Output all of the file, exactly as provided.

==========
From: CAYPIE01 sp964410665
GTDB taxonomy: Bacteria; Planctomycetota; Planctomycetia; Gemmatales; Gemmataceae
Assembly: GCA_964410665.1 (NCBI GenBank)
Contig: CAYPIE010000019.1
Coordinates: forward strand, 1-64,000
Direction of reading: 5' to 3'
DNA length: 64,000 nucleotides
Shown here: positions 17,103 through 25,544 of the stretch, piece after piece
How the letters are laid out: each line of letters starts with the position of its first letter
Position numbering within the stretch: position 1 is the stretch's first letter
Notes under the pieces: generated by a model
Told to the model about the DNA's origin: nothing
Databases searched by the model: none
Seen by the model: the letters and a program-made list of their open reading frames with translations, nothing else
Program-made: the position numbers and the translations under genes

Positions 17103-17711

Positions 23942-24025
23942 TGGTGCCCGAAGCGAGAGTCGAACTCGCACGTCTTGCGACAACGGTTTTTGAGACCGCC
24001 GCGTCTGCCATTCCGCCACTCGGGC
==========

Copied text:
From: CAYPIE01 sp964410665
GTDB taxonomy: Bacteria; Planctomycetota; Planctomycetia; Gemmatales; Gemmataceae
Assembly: GCA_964410665.1 (NCBI GenBank)
Contig: CAYPIE010000019.1
Coordinates: forward strand, 1-64,000
Direction of reading: 5' to 3'
DNA length: 64,000 nucleotides
Shown here: positions 17,103 through 25,544 of the stretch, piece after piece
How the letters are laid out: each line of letters starts with the position of its first letter
Position numbering within the stretch: position 1 is the stretch's first letter
Notes under the pieces: generated by a model
Told to the model about the DNA's origin: nothing
Databases searched by the model: none
Seen by the model: the letters and a program-made list of their open reading frames with translations, nothing else
Program-made: the position numbers and the translations under genes

Positions 17103-17711

Positions 23942-24025
23942 TGGTGCCCGAAGCGAGAGTCGAACTCGCACGTCTTGCGACAACGGTTTTTGAGACCGCC
24001 GCGTCTGCCATTCCGCCACTCGGGC